Stats corner: Martin a massive upgrade at catcher
By David Golebiewski
Published: Saturday, May 4, 2013, 9:53 p.m.
The Pirates uncharacteristically pilfered a player from the Yankees over the winter, signing catcher Russell Martin to a two-year, $17 million contract that made him the highest-paid free agent in franchise history. While Martin began his Bucs tenure 0 for 17 at the plate, he has since belted a team-best six home runs and has thrown out 38 percent of would-be base stealers — well above the 28 percent major league average and otherworldly compared to the 11 percent clip that Pirates catchers managed in 2012.
Martin's all-around excellence makes him one of the game's best so far in 2013. He ranks second among major league catchers in Wins Above Replacement, a stat comparing a player's offensive and defensive contributions to those of a Triple-A-caliber talent:
Highest WAR among catchers, 2013
Player Team WAR
Carlos Santana Indians 1.5
Russell Martin Pirates 1.3
John Buck Mets 1.2
Buster Posey Giants 1.1
Yadier Molina Cardinals 1.1
Better late than never
The Pirates' latest foray into the free-agent catcher market is going far better than their last. Martin is playing like an All-Star one year after the Bucs paid Rod Barajas $4 million to produce one of the team's worst catching seasons in the expansion era (1961 to present):
Lowest single-season WAR among Pirates catchers since 1961
Player Year WAR
Tom Prince 1993 -0.8
Junior Ortiz 1989 -0.7
Manny Sanguillen 1978 -0.5
Rod Barajas 2012 -0.4
Steve Nicosia 1980 -0.3
David Golebiewski is a freelance writer.
Show commenting policy
TribLive commenting policy
You are solely responsible for your comments and by using TribLive.com you agree to our Terms of Service.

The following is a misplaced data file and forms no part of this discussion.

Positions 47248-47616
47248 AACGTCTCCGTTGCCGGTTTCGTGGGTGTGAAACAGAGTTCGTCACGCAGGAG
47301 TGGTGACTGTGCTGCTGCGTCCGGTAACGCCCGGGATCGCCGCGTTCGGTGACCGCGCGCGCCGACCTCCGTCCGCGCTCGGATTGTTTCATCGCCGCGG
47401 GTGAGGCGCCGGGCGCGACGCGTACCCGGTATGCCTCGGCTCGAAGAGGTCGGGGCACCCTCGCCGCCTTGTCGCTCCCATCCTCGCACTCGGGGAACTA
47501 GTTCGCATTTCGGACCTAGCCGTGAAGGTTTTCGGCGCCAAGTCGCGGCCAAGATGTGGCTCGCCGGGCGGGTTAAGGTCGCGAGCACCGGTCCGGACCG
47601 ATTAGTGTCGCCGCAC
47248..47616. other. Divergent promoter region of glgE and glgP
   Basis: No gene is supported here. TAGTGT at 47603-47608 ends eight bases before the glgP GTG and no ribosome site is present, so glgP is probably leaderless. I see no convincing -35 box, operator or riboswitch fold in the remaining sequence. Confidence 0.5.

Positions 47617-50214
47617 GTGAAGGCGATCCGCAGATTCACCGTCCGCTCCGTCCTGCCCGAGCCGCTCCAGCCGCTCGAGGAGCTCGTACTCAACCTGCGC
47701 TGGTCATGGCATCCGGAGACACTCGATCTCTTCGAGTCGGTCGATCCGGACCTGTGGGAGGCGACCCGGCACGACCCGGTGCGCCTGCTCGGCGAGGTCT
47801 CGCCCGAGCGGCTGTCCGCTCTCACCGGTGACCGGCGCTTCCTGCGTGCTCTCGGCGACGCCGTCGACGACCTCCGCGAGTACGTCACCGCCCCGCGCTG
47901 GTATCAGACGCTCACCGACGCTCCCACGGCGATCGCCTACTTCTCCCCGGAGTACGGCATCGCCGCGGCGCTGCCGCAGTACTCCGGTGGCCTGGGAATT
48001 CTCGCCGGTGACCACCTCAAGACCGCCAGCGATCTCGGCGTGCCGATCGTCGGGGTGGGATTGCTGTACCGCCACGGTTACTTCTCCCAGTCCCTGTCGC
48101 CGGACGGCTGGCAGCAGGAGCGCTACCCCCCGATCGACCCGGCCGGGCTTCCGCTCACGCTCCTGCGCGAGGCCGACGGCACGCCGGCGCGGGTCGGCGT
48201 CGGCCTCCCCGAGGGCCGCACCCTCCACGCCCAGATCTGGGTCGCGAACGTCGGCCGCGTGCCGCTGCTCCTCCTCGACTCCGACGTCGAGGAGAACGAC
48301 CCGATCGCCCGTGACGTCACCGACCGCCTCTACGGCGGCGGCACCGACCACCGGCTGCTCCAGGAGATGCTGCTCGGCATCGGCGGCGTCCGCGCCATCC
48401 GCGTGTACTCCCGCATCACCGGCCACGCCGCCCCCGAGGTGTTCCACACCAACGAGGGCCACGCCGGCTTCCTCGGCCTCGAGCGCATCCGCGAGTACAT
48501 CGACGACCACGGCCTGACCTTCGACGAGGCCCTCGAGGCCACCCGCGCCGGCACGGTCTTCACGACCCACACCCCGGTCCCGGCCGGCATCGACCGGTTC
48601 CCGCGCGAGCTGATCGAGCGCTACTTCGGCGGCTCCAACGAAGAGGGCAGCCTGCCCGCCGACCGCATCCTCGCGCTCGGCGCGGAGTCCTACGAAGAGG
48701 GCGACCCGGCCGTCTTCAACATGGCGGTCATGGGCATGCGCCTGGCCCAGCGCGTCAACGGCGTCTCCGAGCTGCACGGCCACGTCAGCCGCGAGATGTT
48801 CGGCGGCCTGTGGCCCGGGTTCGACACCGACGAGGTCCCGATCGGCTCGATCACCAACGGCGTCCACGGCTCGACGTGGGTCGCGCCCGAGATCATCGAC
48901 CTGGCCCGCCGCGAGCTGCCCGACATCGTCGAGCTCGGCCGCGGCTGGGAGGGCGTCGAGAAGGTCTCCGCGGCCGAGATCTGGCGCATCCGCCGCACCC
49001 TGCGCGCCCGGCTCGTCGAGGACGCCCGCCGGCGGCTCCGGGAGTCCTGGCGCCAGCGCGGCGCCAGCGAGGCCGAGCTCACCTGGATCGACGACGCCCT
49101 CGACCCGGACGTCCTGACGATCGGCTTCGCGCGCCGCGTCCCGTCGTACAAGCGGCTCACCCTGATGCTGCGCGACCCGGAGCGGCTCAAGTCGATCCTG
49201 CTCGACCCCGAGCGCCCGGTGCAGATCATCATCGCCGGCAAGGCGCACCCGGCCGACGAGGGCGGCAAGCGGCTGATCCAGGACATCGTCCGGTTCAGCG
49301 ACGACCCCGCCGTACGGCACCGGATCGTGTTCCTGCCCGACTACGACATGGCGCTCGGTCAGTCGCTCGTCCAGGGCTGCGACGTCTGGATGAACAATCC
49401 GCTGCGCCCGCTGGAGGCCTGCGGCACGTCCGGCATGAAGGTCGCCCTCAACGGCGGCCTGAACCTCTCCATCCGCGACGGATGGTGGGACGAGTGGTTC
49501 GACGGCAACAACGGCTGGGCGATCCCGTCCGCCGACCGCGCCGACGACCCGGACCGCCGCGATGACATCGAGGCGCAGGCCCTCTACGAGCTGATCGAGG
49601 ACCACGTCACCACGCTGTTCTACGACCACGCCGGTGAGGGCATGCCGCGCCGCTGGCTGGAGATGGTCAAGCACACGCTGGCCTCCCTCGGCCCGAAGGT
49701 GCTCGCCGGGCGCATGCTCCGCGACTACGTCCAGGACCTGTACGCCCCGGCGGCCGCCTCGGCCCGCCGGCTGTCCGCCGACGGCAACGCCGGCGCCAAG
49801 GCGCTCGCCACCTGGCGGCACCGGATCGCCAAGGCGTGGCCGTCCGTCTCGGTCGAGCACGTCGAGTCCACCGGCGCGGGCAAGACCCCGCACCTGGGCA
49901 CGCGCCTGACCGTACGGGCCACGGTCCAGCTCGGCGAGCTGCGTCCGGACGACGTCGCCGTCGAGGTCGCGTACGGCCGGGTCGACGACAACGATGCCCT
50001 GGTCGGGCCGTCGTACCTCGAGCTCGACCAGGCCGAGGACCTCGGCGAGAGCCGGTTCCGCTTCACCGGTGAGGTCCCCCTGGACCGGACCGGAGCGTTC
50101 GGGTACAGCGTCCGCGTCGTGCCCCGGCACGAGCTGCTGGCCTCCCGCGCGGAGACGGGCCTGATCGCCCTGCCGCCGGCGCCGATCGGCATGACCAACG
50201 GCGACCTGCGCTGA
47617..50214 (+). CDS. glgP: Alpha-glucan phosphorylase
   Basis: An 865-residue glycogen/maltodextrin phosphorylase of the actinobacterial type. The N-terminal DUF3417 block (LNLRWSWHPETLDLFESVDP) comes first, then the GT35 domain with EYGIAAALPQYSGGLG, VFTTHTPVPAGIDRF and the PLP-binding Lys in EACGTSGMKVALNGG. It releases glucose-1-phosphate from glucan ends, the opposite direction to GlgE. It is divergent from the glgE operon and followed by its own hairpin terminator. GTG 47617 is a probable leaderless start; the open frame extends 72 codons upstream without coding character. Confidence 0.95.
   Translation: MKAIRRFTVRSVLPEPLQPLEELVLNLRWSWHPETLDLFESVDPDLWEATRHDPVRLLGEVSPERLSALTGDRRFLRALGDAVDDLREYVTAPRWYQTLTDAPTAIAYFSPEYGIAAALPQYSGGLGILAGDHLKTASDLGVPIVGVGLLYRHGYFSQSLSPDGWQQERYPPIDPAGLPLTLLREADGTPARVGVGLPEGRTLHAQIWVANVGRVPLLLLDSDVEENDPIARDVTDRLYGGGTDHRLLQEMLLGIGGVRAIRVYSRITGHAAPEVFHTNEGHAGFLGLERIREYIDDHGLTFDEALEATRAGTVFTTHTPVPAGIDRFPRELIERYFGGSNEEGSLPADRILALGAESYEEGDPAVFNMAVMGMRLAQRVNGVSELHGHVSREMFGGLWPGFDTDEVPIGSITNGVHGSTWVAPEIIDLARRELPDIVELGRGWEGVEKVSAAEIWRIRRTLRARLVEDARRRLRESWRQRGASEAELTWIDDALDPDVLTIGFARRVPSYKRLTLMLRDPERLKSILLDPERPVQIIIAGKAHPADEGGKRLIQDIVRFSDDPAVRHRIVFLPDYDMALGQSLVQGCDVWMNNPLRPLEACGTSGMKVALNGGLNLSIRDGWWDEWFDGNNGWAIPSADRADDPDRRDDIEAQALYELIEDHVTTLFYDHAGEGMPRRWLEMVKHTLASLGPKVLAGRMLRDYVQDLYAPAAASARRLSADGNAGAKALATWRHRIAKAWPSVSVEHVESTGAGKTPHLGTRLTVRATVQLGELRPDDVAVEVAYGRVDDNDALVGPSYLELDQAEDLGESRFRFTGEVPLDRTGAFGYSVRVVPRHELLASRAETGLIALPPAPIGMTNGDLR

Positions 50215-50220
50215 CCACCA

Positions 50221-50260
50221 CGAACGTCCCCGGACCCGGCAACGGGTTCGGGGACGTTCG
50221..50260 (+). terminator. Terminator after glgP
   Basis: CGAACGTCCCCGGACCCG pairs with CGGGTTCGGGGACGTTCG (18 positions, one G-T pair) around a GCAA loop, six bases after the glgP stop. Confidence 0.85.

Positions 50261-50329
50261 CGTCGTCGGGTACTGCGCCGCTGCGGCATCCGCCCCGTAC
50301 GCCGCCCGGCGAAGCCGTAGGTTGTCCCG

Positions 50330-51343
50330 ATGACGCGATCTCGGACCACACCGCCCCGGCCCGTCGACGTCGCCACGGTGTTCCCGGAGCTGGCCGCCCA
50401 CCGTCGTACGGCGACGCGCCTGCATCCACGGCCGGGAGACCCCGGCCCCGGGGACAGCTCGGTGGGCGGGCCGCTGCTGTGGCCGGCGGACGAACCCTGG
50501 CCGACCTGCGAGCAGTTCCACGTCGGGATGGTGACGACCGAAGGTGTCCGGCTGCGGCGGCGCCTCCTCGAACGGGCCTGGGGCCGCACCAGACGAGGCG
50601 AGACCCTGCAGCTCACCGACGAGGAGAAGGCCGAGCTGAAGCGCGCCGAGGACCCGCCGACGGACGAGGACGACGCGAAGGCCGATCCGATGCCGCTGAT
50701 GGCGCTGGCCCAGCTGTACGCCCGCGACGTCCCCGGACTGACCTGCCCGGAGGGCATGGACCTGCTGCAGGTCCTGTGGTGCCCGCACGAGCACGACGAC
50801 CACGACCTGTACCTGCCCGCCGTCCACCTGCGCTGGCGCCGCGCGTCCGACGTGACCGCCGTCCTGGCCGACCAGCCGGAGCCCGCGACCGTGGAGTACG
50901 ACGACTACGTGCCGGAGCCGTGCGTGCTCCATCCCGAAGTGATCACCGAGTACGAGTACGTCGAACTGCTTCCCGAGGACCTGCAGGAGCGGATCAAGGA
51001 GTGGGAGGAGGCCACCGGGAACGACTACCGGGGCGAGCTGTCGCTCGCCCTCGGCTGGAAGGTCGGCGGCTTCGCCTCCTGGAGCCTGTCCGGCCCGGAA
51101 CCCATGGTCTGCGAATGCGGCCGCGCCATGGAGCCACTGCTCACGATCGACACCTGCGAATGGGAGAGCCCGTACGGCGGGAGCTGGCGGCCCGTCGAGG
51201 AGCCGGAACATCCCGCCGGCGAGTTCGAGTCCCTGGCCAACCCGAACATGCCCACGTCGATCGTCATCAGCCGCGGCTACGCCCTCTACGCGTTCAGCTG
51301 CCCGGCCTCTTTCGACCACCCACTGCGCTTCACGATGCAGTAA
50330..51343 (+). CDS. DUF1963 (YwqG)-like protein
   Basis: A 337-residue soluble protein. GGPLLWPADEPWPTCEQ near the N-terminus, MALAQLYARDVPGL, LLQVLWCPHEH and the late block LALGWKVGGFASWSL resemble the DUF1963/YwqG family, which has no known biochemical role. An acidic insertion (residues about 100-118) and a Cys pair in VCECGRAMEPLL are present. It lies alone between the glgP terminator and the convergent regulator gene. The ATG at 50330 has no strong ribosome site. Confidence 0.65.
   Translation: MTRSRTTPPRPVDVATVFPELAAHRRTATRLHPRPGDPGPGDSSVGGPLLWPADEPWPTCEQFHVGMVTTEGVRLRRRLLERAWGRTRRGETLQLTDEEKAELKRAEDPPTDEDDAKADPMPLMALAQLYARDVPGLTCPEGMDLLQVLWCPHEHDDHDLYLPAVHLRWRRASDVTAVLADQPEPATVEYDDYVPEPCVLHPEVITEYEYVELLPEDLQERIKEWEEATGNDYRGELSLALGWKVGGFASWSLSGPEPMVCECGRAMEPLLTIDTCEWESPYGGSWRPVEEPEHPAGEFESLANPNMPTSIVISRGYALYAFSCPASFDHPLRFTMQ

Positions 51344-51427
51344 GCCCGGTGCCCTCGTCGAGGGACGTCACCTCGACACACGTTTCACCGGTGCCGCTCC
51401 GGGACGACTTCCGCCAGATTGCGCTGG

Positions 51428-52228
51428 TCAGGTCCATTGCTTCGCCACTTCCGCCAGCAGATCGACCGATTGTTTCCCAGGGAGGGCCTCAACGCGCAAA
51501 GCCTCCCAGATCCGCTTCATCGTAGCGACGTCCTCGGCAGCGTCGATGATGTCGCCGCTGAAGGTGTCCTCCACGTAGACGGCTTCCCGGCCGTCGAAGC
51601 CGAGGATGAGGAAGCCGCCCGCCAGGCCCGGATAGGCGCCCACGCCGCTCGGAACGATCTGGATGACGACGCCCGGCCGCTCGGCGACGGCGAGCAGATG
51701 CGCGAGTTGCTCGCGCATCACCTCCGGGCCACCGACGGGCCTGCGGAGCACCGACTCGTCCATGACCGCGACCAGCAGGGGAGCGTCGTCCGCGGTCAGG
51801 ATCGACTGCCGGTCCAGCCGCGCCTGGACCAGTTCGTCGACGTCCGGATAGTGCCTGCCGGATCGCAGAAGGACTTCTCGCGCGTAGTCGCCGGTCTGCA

We moderate comments. Our goal is to provide substantive commentary for a general readership. By screening submissions, we provide a space where readers can share intelligent and informed commentary that enhances the quality of our news and information.
While most comments will be posted if they are on-topic and not abusive, moderating decisions are subjective. We will make them as carefully and consistently as we can. Because of the volume of reader comments, we cannot review individual moderation decisions with readers.
We value thoughtful comments representing a range of views that make their point quickly and politely. We make an effort to protect discussions from repeated comments either by the same reader or different readers.
We follow the same standards for taste as the daily newspaper. A few things we won't tolerate: personal attacks, obscenity, vulgarity, profanity (including expletives and letters followed by dashes), commercial promotion, impersonations, incoherence, proselytizing and SHOUTING. Don't include URLs to Web sites.
We do not edit comments. They are either approved or deleted. We reserve the right to edit a comment that is quoted or excerpted in an article. In this case, we may fix spelling and punctuation.
We welcome strong opinions and criticism of our work, but we don't want comments to become bogged down with discussions of our policies and we will moderate accordingly.
We appreciate it when readers and people quoted in articles or blog posts point out errors of fact or emphasis and will investigate all assertions. But these suggestions should be sent via e-mail. To avoid distracting other readers, we won't publish comments that suggest a correction. Instead, corrections will be made in a blog post or in an article.
- Pirates should exploit free-swinging Brewers
- Pirates notebook: Tabata OK’d to return to play
- Patience pays off as starting pitcher Volquez gets 1st win for Pirates
- Pirates swept in Milwaukee, fall to .500 heading into Cincinnati
- Breaking down Thursday’s Pirates-Brewers game
- Biertempfel: Expect less yelling with MLB’s replay system
- One-time Bucs pitching prospect now a promising power hitter